Women are more likely to be living on their own. Whether through choice, divorce, or death of a spouse, more women are living on their own. This means they'll need to take sole responsibility for protecting their income and making financial decisions.

Women sometimes are more conservative investors. Whether they're saving for a home, college, retirement, or a trip around the world, women need their money to work hard for them. Sometimes, though, women tend to be more conservative investors than men,5 which means their savings might not be on track to meet their financial goals.

Women need to protect their assets. As women proceed to earn money, become the main breadwinners for their families, and run their own businesses, it's vital that they take steps to protect their assets, both personal and business. Without an asset protection plan, a woman's wealth is vulnerable to taxes, lawsuits, accidents, and other financial risks that are part of everyday life. But women may be too busy taking care of their day-to-day responsibilities to make the effort to implement an appropriate plan.

Actions women can take

In the past, women may have taken a less involved role in household financial decision making. But, for many, those days are over. Today, women have more financial responsibility for themselves and their loved ones. So it's critical that women know ways to save, invest, and plan for the future. Here are some things women can do:.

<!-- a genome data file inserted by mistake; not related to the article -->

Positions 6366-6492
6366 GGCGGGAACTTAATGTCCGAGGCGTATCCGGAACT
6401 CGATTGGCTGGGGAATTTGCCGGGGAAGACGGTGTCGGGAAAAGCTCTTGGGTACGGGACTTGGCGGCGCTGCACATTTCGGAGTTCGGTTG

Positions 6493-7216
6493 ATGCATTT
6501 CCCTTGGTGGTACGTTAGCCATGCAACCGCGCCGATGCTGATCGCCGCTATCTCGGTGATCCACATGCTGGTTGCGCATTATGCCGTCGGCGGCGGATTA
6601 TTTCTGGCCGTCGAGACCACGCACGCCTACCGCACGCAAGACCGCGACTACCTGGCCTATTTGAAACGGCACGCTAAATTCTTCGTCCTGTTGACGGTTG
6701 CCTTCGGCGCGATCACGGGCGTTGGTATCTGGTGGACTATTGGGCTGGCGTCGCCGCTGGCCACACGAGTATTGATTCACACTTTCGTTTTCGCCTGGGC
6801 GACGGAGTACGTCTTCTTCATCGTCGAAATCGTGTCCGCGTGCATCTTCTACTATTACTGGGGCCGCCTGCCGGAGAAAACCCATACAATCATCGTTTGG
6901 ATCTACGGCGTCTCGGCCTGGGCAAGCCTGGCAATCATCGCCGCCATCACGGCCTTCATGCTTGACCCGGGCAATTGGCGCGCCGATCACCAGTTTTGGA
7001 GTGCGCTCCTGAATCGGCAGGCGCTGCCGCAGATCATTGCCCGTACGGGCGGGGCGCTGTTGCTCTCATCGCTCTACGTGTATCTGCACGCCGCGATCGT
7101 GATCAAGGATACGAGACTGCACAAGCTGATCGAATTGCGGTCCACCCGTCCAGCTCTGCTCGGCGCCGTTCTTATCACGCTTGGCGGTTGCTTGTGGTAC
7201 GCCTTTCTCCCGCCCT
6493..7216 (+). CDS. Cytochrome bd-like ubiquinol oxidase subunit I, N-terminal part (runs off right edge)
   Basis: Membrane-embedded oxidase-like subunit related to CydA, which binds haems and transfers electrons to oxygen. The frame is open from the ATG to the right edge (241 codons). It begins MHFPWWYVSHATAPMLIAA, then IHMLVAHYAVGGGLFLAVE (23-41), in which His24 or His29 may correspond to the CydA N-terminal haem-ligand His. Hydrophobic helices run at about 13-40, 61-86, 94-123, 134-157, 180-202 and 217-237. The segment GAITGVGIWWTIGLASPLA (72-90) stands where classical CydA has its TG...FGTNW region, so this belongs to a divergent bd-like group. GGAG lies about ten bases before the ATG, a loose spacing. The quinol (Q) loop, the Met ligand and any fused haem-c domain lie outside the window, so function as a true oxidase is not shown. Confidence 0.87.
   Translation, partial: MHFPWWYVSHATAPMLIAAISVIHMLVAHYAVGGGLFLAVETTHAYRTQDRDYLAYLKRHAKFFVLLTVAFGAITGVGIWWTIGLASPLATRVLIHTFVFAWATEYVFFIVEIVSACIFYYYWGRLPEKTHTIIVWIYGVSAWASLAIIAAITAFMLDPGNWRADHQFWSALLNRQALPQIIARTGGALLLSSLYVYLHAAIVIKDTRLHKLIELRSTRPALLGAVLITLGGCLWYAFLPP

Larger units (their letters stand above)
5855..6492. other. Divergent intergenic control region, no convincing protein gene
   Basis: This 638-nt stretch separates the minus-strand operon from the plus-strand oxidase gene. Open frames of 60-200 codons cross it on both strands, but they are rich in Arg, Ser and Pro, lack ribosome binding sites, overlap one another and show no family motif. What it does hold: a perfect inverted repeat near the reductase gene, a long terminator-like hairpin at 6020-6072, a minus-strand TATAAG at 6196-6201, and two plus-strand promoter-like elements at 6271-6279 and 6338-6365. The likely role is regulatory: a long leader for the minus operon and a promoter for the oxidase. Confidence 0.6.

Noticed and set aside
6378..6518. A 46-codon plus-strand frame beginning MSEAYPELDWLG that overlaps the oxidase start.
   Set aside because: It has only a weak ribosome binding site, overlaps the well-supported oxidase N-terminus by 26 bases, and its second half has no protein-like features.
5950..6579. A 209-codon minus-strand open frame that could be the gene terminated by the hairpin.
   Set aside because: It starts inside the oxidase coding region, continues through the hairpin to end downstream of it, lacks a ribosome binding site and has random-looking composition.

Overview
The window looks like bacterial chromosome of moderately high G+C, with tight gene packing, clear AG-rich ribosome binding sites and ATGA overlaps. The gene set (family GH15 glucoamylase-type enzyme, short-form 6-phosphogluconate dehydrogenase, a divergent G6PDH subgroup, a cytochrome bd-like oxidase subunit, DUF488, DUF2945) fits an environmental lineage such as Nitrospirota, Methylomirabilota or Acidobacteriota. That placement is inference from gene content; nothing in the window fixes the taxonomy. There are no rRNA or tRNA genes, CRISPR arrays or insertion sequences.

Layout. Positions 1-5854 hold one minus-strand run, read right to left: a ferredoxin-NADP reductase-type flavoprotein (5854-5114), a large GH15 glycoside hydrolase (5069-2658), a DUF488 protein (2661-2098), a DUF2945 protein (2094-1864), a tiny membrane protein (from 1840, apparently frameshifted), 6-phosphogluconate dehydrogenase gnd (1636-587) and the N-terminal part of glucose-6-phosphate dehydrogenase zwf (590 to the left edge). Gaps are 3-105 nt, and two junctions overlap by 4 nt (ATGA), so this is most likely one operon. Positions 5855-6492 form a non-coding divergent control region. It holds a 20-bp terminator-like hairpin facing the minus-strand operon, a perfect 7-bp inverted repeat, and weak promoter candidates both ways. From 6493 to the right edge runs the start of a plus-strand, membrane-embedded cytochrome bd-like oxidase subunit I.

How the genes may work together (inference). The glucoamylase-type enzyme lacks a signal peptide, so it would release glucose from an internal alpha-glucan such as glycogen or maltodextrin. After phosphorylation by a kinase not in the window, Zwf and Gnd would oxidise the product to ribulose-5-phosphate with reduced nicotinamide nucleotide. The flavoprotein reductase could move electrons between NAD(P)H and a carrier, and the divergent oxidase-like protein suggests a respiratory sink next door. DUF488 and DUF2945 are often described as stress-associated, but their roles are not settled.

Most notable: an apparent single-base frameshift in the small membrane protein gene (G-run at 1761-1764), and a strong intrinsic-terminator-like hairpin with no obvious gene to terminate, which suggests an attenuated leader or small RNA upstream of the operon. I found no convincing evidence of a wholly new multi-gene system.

Be in control of your money. Create a budget, manage debt and credit wisely, set and put in priority financial goals, and execute a savings and investment strategy to satisfy those goals.

Become a knowledgeable investor. Learn fundamental investing concepts, such as asset classes, risk tolerance, time horizon, diversification, inflation, the role of various financial vehicles like 401(k)s and IRAs, and the role of income, growth, and safety investments in a portfolio. Search for investing opportunities in the purchasing decisions you make every day. Have patience, be willing to ask questions, admit mistakes, and seek assistance when needed.

Retirement Planning. Save as much as you can for retirement. Estimate the amount of money you'll require in retirement, and how much you can anticipate from your savings, Social Security, and/or an employer pension. Recognize how your Social Security benefit amount will change depending on the age you retire, as well as how years spent out of the workforce might affect the amount you receive. At retirement, make certain you understand your retirement plan distribution options, and review your portfolio regularly. Also, factor the cost of health care (including long-term care) into your retirement planning, and understand the basic rules of Medicare.


Advocate for yourself in the workplace. Have confidence in your work ability and advocate for your worth in the workplace by researching salary ranges, negotiating your starting salary, seeking highly visible job assignments, networking, and asking for raises and promotions. In addition, keep an eye out for new career opportunities, entrepreneurial ventures, and/or ways to grow your business.